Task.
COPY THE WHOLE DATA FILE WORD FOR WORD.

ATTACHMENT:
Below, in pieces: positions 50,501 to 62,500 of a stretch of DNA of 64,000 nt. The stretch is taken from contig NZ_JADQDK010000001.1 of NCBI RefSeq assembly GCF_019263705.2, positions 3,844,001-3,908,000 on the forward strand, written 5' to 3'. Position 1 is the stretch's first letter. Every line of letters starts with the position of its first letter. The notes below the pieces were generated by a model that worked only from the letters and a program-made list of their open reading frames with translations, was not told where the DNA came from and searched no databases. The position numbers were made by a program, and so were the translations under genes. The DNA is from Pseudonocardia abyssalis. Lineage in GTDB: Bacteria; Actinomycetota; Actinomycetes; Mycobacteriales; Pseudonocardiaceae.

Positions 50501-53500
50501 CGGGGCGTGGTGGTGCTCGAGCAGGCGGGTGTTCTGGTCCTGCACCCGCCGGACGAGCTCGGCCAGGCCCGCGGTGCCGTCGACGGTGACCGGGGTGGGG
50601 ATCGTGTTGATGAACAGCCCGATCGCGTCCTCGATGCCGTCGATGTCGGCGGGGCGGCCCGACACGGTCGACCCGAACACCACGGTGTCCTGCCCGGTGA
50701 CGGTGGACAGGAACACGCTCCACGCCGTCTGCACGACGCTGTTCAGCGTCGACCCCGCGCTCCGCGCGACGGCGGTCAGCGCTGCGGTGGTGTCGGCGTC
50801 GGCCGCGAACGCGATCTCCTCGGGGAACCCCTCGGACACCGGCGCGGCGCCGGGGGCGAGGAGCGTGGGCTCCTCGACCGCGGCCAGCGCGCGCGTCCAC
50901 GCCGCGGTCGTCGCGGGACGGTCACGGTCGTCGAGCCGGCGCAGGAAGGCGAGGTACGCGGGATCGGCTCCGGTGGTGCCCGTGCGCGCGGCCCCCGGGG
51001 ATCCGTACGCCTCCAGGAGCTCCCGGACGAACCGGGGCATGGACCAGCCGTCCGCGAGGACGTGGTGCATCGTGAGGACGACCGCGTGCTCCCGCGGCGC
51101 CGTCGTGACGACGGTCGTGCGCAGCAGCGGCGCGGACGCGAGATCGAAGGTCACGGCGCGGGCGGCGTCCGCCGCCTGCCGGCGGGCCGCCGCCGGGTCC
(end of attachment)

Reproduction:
Below, in pieces: positions 50,501 to 62,500 of a stretch of DNA of 64,000 nt. The stretch is taken from contig NZ_JADQDK010000001.1 of NCBI RefSeq assembly GCF_019263705.2, positions 3,844,001-3,908,000 on the forward strand, written 5' to 3'. Position 1 is the stretch's first letter. Every line of letters starts with the position of its first letter. The notes below the pieces were generated by a model that worked only from the letters and a program-made list of their open reading frames with translations, was not told where the DNA came from and searched no databases. The position numbers were made by a program, and so were the translations under genes. The DNA is from Pseudonocardia abyssalis. Lineage in GTDB: Bacteria; Actinomycetota; Actinomycetes; Mycobacteriales; Pseudonocardiaceae.

Positions 50501-53500
50501 CGGGGCGTGGTGGTGCTCGAGCAGGCGGGTGTTCTGGTCCTGCACCCGCCGGACGAGCTCGGCCAGGCCCGCGGTGCCGTCGACGGTGACCGGGGTGGGG
50601 ATCGTGTTGATGAACAGCCCGATCGCGTCCTCGATGCCGTCGATGTCGGCGGGGCGGCCCGACACGGTCGACCCGAACACCACGGTGTCCTGCCCGGTGA
50701 CGGTGGACAGGAACACGCTCCACGCCGTCTGCACGACGCTGTTCAGCGTCGACCCCGCGCTCCGCGCGACGGCGGTCAGCGCTGCGGTGGTGTCGGCGTC
50801 GGCCGCGAACGCGATCTCCTCGGGGAACCCCTCGGACACCGGCGCGGCGCCGGGGGCGAGGAGCGTGGGCTCCTCGACCGCGGCCAGCGCGCGCGTCCAC
50901 GCCGCGGTCGTCGCGGGACGGTCACGGTCGTCGAGCCGGCGCAGGAAGGCGAGGTACGCGGGATCGGCTCCGGTGGTGCCCGTGCGCGCGGCCCCCGGGG
51001 ATCCGTACGCCTCCAGGAGCTCCCGGACGAACCGGGGCATGGACCAGCCGTCCGCGAGGACGTGGTGCATCGTGAGGACGACCGCGTGCTCCCGCGGCGC
51101 CGTCGTGACGACGGTCGTGCGCAGCAGCGGCGCGGACGCGAGATCGAAGGTCACGGCGCGGGCGGCGTCCGCCGCCTGCCGGCGGGCCGCCGCCGGGTCC